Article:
What is a MVNO

MVNO stands for:
Mobile Virtual Network Operator

Okay, but what does it really mean? Acronyms are nice and helpful in industry conversations between professionals who love this kind of jargon (sadly we do, too), but it doesn’t really help you, the customer, understand what is actually happening or the service you are getting when you sign up for one.

To put it simply: Mobile Virtual Network Operators are resellers of wireless service, which is actually provided by the likes of T-Mobile, Verizon, AT&T, and so on. Most MVNOs only resell one carrier’s services. For example – Mint Mobile sells T-Mobile. Cricket Wireless sells AT&T. So, if you have a Cricket phone guess what? You have AT&T service! Betcha didn’t know that. The MVNO will often take over the billing, customer service and other administrative features that are associated with the clients they sign up. Here are some of the pros and cons of working with an MVNO so you can make the most informed decision.

The Pros of MVNOs

  1. Cheap, Cheap, Cheap How the process works is sort of like a telecom hedge fund. A company, lets call it CELLULAR X (because X makes things sound cool…right, is that still a thing?), puts out an ad saying "does anyone want cheap cell phone service?" The ad gets thousands of replies from interested customers. To simplify the process CELLULAR X calls T-Mobile and says they have a thousand customers who want service with them and therefore negotiates and gets a bulk rate which they mark up a little and then pass on to you. This is why you can find wireless service for big discounts over dealing with the major carrier directly.
  2. The Choices Are Yours…And Yours Alone At the time of writing, there are 139 (and who knows how many by the time you read this) MVNO Brands in the United States, and even more internationally. Therefore, as the consumer, you have your pick of which brand you like best. Due to this highly competitive nature, prices have continued to drop. However, remember: although the names maybe different each MVNO is ultimately selling one of the same five wireless services. Therefore, before signing up for an MVNO make sure to see if they provide what you need. Reading the reviews from customers can shed a lot of light on the level of customer service you might receive.

The Negatives

MVNOs are great if you want to save money but after that it falls off rather quickly. Here are some of the negatives that you could experience when working with an MVNO.

  1. Limitations, Limitations…Did we say Limitations?…Also That Since the MVNO collective bargains for their huge customer base they will often aim at providing a "one size fits all mentality" which might not fit your needs. In some cases, you cannot BYOD (sorry, acronyms again…Bring Your Own Device) and are required to use a phone they pick. Also, things like international dialing may not be available or cost extra fees. They may not have plans that cover tablets…etc. There maybe no Tethering or Hotspots…the list goes on. You can’t make assumptions about what is included or can even be added on.
  2. Complaints…… Part of the MVNOs drive to get lower and lower prices from their carrier partners is by agreeing to more and more absurd demands. For example – you can opt-in to agreements where you cannot be compensated for "dropped calls" or "downtime" you may experience using their service, which can be a big bummer. The MVNO might agree to carrier protections that are not favorable to you, the customer. Make sure you know the details!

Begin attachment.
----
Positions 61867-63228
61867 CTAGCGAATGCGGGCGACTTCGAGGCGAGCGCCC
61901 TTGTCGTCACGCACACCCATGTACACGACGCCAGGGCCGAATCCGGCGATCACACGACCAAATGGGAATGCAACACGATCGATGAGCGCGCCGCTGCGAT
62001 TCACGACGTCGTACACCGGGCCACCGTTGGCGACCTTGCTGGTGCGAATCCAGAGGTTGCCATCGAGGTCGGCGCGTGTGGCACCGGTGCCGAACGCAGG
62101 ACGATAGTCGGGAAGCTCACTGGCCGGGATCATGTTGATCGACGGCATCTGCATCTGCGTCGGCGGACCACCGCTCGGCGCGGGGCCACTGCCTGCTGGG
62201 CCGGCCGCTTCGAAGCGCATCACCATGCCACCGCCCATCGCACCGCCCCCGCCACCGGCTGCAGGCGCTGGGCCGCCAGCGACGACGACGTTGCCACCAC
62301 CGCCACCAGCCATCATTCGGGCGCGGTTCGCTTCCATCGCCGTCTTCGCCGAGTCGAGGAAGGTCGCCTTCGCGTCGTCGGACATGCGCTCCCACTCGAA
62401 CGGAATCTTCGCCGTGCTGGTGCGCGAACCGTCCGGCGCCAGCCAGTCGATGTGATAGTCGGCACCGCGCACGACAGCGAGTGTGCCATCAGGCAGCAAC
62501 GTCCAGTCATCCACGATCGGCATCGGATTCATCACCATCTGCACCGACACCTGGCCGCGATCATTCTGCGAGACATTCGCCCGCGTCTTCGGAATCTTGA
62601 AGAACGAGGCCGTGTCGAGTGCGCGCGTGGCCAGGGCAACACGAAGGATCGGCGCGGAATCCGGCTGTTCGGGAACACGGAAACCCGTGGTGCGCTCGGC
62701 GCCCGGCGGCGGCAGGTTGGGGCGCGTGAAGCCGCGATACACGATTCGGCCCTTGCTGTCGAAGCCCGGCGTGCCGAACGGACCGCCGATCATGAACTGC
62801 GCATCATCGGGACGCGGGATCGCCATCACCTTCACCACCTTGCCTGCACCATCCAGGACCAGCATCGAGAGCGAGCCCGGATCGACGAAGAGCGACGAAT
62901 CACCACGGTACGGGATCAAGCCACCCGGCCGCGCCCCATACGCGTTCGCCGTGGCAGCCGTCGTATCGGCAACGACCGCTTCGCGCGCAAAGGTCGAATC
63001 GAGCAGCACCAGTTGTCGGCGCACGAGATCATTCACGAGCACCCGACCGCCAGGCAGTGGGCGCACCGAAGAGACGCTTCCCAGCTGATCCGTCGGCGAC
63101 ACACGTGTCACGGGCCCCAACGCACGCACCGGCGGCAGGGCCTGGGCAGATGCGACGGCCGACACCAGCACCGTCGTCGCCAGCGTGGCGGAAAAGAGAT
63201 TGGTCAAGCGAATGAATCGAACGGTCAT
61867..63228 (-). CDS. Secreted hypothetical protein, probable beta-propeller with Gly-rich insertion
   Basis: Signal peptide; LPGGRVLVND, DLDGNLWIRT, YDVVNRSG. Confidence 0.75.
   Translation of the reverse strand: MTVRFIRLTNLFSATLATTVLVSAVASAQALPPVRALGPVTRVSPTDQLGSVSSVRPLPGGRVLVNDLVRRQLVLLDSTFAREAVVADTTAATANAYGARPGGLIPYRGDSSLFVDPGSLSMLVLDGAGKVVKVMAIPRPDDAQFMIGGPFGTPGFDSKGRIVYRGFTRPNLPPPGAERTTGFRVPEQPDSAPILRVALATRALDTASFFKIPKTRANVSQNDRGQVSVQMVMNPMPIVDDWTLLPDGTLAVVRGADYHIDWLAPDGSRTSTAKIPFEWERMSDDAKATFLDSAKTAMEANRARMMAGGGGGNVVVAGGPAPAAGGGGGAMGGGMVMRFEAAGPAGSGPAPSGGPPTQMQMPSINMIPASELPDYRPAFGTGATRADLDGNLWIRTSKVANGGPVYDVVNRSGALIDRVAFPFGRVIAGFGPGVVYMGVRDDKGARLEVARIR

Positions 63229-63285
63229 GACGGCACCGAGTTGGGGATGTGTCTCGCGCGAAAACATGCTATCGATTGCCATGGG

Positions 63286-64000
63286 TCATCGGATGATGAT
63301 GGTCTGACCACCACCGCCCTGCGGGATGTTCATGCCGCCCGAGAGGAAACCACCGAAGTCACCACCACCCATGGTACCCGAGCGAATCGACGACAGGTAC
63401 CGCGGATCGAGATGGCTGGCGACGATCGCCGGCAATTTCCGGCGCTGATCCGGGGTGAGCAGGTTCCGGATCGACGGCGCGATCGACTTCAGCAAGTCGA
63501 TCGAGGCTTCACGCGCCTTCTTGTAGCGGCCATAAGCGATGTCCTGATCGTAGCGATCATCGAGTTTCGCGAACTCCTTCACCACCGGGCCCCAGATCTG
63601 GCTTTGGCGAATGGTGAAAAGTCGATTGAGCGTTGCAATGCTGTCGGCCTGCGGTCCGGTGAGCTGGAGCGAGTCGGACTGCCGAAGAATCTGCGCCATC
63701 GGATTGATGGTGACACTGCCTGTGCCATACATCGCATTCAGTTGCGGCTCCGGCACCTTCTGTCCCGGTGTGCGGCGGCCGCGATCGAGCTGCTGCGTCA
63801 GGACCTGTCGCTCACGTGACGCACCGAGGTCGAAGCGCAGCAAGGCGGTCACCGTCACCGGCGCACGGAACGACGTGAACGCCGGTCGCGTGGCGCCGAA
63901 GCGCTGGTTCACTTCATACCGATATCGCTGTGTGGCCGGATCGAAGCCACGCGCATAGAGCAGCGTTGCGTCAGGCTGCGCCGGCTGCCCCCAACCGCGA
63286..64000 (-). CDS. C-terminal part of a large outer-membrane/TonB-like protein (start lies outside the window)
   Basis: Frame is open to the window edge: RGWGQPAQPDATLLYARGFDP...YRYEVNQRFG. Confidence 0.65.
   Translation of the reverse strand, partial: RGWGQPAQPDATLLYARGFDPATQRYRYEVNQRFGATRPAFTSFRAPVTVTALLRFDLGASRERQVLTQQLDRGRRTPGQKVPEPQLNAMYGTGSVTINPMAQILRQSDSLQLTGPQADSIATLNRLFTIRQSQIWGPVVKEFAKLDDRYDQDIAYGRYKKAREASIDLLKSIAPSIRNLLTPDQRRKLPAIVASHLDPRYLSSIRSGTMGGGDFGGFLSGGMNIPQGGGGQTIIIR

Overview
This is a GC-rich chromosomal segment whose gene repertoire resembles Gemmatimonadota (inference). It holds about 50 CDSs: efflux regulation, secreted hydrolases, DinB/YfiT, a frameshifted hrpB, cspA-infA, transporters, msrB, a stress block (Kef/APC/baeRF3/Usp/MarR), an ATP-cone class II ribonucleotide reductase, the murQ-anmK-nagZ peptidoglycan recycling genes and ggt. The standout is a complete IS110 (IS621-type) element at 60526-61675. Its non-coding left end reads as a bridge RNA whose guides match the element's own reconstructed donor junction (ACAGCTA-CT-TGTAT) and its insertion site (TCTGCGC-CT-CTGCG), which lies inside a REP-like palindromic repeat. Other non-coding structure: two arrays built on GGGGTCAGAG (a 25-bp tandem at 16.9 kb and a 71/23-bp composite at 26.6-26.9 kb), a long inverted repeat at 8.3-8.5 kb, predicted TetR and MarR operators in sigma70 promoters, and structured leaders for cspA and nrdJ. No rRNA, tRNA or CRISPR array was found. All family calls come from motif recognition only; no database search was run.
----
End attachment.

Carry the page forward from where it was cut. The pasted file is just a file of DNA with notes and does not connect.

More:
3. What Do They Control Again? A MVNO can sign you up for a service but, ultimately, they do not control it, manage it or do anything with it. So, when you have a problem with call issues, number porting or anything else – a call to a MVNOs support desk is just asking them to follow up with their carrier partner. It becomes a game of… telephone. Often support staff can deal with some common issues because its their job after all but for some of the more complex stuff they need to refer out. This can dramatically delay resolution.
  4. Porting Issues Porting a number is a pretty simple procedure when you are dealing "one on one". For example, AT&T asks for a number to be moved to T-Mobile. It can get tricky when MVNOs get involved. When you port a number over to Cricket Wireless you are asking them to send a request to AT&T who then asks for the number from T-Mobile. Then T-Mobile responds to AT&T that is okay to take the number. Then AT&T needs to receive it, then has to tell Cricket that the number is loaded. After that Cricket has to make a few adjustments on their side and then your number should work. When this all works it is near seamless but when it breaks down it can get confusing and takes some time.

So Is Google Fi A Carrier Or Not?

Despite how omnipresent Google is in our lives (they even helped with this article) they are not carrier. GoogleFI is an MVNO just like any other… although they are big one. Where GoogleFi is special is that instead of selling one carrier’s service they sell a few. Currently their roster includes Sprint, T-Mobile and US Cellular. The idea here is that all three carriers work harmoniously to help Google and you their customer get the best service. For example, when you enter an area that has strong Sprint service your calls are transported through their network, and when you are in a strong T-Mobile zone guess what happens? A wonderful idea but GoogleFi is still limited in the same way that all other MVNOs are when it comes down to it. More Questions, More Answers, More Information To learn more about MVNOs, if they work for your business/family or if you have any other questions about phones feel free to send an email to [email protected]

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